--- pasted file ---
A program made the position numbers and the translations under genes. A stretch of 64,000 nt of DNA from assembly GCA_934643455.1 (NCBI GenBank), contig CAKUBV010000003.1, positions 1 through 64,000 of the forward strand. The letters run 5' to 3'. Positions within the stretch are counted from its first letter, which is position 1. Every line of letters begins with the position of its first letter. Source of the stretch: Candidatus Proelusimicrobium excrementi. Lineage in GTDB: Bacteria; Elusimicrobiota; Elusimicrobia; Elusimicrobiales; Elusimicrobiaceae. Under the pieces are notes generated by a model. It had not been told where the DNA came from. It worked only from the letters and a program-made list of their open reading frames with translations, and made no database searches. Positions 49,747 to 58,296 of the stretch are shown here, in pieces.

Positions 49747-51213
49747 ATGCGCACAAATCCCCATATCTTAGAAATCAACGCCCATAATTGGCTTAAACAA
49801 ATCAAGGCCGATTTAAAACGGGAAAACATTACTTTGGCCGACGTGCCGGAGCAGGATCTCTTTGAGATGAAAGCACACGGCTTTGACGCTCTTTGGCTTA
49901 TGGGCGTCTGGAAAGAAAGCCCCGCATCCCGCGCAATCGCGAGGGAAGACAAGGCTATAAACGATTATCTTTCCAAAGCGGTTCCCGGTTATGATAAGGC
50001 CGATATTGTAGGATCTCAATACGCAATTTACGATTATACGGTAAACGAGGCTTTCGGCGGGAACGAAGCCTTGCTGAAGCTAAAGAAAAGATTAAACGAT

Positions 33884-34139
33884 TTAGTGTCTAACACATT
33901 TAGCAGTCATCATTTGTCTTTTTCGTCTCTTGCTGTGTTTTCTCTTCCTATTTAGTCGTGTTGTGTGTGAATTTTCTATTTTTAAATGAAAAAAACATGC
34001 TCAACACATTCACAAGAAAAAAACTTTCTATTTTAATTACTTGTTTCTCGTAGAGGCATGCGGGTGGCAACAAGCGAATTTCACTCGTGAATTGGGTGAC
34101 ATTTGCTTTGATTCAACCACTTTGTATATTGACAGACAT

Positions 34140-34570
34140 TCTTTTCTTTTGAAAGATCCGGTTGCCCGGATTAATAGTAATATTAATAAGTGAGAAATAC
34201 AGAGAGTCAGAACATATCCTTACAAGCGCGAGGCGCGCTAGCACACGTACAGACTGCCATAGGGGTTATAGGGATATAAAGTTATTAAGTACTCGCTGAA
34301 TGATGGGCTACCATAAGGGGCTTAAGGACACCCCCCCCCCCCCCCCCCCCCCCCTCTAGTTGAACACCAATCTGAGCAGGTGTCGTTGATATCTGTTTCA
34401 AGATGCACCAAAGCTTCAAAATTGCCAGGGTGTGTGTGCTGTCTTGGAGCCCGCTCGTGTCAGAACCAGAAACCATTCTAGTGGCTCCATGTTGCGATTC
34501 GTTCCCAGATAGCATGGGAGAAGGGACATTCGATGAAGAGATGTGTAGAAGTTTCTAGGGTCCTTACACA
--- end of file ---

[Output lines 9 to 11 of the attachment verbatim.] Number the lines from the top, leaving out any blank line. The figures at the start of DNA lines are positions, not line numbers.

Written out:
33901 TAGCAGTCATCATTTGTCTTTTTCGTCTCTTGCTGTGTTTTCTCTTCCTATTTAGTCGTGTTGTGTGTGAATTTTCTATTTTTAAATGAAAAAAACATGC
34001 TCAACACATTCACAAGAAAAAAACTTTCTATTTTAATTACTTGTTTCTCGTAGAGGCATGCGGGTGGCAACAAGCGAATTTCACTCGTGAATTGGGTGAC
34101 ATTTGCTTTGATTCAACCACTTTGTATATTGACAGACAT